The biggest issue is the morass of cabling requirements. Nowadays, you can quickly plug in a Blu-ray or UHD player with a power cable and one HDMI cable and be all set to go. Not so with Laserdisc. To take advantage of the format to its fullest, you need:
- 1 video cable (Composite Video preferred)
- 1 Toslink or digital coax cable for PCM and DTS soundtracks
- 1 set of analog audio cables for commentaries and pre-digital discs
- 1 digital coax cable from the AC-3 RF output for Dolby Digital 5.1
That AC-3 output has to be plugged into a separate RF demodulator device to extract the Dolby Digital and convert it to a standard form an A/V receiver can decode. The Kenwood demodulator I have makes things marginally more convenient by allowing me to plug both the AC-3 and standard digital outputs into it, where it will auto-switch between them and only take up one input on the receiver.
Further, because the player I have is a Japanese model designed for 100 V electricity (as opposed to 120 V in the U.S.A.), the power cable needs to go into a voltage converter.
For all of the glitchiness and problems that it may suffer, HDMI has greatly simplified home theater in many respects.
It may seem counter-intuitive to use a Composite Video cable when the HLD-X9 also has an S-Video output. Wasn’t S-Video supposed to be the superior connection method? Not exactly. Laserdisc video is actually encoded on disc in Composite format. When using the player’s S-Video output, you rely on the comb filter inside the player to separate the color from the black & white parts of the signal. Unfortunately, even though the X9 had one of the best comb filters available in the mid-1990s, it does not play well with modern digital displays. The S-Video output results in serious “checkerboard” artifacts where areas of solid color will pixelate into large squares during motion. It’s virtually unwatchable now, especially when viewed on a projector. Meanwhile, the Composite Video output is unaffected by this.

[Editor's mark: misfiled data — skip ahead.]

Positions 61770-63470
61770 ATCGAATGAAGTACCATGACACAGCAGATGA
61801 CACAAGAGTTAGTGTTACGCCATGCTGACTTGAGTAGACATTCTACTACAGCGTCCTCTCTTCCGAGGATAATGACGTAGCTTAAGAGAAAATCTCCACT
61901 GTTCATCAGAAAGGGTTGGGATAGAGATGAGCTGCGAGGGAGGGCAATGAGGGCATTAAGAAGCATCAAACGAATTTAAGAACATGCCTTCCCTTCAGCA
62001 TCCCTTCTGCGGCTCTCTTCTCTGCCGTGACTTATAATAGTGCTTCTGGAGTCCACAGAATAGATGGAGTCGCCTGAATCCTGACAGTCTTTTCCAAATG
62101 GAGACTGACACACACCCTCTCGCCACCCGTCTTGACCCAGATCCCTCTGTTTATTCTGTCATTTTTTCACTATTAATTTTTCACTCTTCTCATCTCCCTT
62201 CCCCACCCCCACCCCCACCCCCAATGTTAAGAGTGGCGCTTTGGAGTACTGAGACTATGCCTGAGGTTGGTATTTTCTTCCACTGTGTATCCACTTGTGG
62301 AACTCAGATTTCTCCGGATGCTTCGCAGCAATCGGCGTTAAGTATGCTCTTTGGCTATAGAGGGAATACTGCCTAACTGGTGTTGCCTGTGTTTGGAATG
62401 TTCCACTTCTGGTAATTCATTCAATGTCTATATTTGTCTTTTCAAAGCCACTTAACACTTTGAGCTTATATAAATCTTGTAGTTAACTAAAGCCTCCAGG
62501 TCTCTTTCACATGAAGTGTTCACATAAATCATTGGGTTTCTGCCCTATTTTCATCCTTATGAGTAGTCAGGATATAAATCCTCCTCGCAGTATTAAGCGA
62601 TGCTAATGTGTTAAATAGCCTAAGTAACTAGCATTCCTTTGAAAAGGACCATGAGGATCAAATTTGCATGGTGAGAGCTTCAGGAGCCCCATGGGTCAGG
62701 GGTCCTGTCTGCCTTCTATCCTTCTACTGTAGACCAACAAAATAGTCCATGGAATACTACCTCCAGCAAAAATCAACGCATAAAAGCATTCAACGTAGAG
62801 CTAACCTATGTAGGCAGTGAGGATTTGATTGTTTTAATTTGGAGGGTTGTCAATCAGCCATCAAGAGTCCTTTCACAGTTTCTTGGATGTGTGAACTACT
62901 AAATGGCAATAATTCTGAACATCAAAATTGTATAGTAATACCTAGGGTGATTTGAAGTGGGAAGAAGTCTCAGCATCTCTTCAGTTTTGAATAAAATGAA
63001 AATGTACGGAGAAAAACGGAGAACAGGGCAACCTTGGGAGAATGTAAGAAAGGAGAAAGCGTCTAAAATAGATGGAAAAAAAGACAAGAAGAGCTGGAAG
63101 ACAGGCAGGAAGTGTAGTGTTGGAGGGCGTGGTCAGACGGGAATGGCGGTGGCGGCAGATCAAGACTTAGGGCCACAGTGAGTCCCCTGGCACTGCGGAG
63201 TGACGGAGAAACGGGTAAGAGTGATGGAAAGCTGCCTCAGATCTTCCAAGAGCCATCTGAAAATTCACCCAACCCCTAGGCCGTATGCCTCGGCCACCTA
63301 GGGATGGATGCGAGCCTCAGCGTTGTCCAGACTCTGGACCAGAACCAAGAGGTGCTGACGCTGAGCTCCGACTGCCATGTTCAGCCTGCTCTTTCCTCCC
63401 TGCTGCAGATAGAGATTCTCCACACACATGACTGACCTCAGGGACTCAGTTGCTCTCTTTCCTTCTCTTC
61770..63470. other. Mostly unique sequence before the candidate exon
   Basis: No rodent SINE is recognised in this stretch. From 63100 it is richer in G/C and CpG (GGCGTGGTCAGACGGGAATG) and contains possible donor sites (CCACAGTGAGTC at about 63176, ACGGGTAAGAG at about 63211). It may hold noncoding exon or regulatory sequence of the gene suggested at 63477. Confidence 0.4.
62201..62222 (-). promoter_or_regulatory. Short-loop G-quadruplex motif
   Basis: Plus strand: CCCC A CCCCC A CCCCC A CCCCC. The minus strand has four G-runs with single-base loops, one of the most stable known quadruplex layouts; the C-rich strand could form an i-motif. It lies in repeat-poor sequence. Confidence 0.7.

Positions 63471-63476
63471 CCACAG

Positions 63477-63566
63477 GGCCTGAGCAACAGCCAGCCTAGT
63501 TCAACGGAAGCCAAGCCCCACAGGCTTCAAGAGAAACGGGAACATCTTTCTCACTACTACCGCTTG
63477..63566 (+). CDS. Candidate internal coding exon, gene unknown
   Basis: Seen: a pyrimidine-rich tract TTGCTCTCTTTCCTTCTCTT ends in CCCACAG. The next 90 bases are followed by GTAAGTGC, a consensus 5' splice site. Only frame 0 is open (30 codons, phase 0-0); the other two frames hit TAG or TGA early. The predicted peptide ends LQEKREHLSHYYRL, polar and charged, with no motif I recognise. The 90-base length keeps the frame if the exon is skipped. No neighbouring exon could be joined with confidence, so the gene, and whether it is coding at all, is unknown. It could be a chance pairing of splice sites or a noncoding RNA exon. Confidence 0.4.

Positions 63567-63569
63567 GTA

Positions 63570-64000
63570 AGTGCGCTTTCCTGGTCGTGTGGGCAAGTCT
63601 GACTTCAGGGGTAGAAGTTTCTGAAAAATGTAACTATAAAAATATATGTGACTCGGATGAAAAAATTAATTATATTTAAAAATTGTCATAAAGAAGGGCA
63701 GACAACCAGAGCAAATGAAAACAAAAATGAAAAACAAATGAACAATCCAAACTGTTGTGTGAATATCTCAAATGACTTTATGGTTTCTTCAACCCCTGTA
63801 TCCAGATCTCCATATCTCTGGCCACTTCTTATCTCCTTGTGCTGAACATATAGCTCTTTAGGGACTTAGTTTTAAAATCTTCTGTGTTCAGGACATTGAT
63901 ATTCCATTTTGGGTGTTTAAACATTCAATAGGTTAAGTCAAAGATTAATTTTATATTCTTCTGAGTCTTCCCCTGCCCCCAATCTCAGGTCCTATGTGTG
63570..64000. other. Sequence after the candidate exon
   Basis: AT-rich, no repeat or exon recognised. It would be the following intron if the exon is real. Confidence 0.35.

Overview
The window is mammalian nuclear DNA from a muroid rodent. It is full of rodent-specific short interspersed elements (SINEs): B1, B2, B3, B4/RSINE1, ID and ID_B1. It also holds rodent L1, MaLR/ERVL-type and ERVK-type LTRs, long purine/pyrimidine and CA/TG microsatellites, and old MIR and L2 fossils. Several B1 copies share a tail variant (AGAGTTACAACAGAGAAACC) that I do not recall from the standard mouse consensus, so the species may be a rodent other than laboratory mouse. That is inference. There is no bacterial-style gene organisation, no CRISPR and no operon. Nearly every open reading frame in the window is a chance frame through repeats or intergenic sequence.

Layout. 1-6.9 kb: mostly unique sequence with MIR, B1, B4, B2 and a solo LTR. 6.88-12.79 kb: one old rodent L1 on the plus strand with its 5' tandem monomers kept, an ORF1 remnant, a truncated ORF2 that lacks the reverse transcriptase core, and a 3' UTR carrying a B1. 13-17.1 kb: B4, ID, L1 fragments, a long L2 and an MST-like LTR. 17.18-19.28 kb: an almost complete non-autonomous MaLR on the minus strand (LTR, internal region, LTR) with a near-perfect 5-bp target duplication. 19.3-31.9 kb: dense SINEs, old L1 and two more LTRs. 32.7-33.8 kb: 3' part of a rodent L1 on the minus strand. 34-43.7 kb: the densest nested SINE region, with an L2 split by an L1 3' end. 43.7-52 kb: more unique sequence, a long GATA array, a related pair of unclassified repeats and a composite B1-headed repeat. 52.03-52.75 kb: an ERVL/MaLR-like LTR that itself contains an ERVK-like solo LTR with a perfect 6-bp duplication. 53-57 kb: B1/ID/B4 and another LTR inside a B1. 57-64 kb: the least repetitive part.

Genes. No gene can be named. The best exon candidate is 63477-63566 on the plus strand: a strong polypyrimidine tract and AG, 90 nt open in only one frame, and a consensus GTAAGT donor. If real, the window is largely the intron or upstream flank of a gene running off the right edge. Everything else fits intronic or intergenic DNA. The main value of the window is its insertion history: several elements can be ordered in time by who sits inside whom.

The question is moot given that virtually no home theater equipment offers S-Video inputs anymore anyway!
From the player, all those cables have to go somewhere. I’m certainly not going to run a long Composite cable all the way to my projector (which doesn’t even have any analog inputs). The most logical move is to send everything to an A/V receiver, but even that’s not particularly convenient for me. I have so much home theater gear that it fills two equipment racks, and running four cables from the LD player and RF demodulator on one rack to the receiver on the other is a big mess.
Until recently, a Lumagen Radiance XS video processor had been the central hub for my home theater through which all of my various video sources were routed, scaled, and switched. Unfortunately, the XS model cannot do 4k. I had to bypass it and pull it out of my system when I upgraded my projector a few months ago. Thankfully, Laserdisc actually gives me a use for it again. I’ve moved that processor over to the same rack as the LD player and connected all of the X9’s various cables to it. The Radiance will digitize and consolidate the video and audio into a single HDMI output that’s much easier to run over to the receiver. It also does a pretty good job of scaling the standard-def video to 1080p, which allows the projector a slightly easier task of only needing to upconvert from there to 4k.